A Guide to Finding an OCD-Specialist Therapist

OCD is a challenging disorder. But one thing that may be as challenging as having OCD is finding an OCD-specialist therapist. This is especially true if you don’t live near a major city. Good OCD therapists can be far and few between.

Thankfully, with an increase in telehealth services, there are more options, but it can still be confusing and overwhelming to find a therapist. I’m working on getting back into exposure therapy (ERP) for OCD, so I thought I’d give my tips for navigating the process. (For context, this is what worked for me in the United States. There may be better advice for other countries.)

1. Search the IOCDF directory (iocdf.org/find-help)

The International OCD Foundation (IOCDF) hosts an online directory of therapists, support groups, and treatment programs with training or specialization in OCD. You plug in your zip code, and can adjust filters, such as the therapist’s gender or the ages they serve.

I can’t promise everyone on that list has kept their profile updated, but it’s a good place to start finding names. You can then go to their website or google their name to find more information about their practice. This is a good time to check if they accept your health insurance, if you have insurance.

Alternative: An alternate option is to do the opposite. You can search through your health insurance’s directory of therapists and then research if those covered therapists treat OCD. I’ve had less luck with this route though, since so few therapists specialize in OCD.

Alternative: There are also apps available, the most specialized for OCD being nocd. This is another good option for online therapy. They accept most insurance and have trained therapists in all 50 states.

2. Keep a log of who you will try

I like to create an Excel file log when I hunt for a new therapist. Once you start calling people, it can get confusing to keep track of who you’ve heard back from or who is accepting new clients. A spreadsheet is an easy way to keep all of the information in one place.

Some things I like to put on my log are:

  • Therapist name
  • Office address
  • Website
  • Phone Number
  • Do they accept your specific insurance?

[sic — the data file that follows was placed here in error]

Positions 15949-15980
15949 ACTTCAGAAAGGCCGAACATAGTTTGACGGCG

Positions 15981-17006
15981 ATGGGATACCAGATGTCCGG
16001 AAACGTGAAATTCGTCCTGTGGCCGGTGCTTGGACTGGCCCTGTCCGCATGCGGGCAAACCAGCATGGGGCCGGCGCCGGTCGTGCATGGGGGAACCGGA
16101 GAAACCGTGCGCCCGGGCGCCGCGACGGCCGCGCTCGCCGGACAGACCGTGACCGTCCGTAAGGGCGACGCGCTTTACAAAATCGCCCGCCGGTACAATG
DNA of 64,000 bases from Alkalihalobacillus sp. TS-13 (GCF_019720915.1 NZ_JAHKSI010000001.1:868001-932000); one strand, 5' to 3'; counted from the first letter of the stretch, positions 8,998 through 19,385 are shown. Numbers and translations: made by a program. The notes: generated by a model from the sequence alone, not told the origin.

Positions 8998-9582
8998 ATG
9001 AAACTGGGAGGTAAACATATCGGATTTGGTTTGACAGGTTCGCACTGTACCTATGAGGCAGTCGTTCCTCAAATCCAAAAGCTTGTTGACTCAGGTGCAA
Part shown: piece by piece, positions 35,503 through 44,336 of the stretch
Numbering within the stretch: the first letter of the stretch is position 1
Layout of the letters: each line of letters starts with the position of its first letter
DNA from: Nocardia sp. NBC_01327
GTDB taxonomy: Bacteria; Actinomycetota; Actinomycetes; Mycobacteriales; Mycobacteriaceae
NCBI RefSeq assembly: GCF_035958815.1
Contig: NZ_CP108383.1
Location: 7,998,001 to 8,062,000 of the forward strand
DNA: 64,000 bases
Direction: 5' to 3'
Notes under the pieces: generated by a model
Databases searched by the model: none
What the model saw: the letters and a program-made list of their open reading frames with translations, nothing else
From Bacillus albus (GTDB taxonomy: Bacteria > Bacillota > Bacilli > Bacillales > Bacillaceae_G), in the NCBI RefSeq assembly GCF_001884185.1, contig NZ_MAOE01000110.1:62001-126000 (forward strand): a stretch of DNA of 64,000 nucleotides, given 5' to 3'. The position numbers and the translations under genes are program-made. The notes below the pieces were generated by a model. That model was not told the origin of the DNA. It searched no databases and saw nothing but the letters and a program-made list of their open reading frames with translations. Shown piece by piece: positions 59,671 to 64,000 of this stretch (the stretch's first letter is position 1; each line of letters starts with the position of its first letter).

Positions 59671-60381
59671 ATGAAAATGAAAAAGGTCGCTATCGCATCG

• Do they offer telehealth?
  • Status of the call e.g., left a message, not accepting new clients, checking on insurance, etc.

3. Call (or email) therapists

For me, this is the hardest part. I have my spreadsheet of information, and now I have to actually pick up the phone. I go through my list, making 3-5 phone calls in the first round. As I call, I update the log with information, such as if I left a message or if they don’t accept my insurance. This is also a great time to ask more questions about their training and experience in treating OCD.

Once you’ve heard back, if none of those therapists work out, you can do a second or third round of calls.

Alternative: If phone calls are difficult for you, many therapists also have emails listed or contact forms on their website to make that first contact.

4. Schedule an initial appointment (or two)

After you’ve talked to a couple of therapists, and found someone with availability, go ahead an schedule an initial appointment. I say (or two) because, if your insurance allows, it’s okay to try more than one therapist before deciding who you click with best. It’s also okay to see one therapist for a few weeks, decide you don’t click, and pick someone else from the list. The relationship with your therapist is one of the most important parts of therapy.

5. Re-evaluate and repeat, if necessary

Hopefully you have found a therapist and things are starting well. Good luck with your treatment. OCD is a bully, and you are a warrior.

Rinse and repeat, as needed.

Morgan

May also be helpful: The 10 Biggest Lies OCD Tells You

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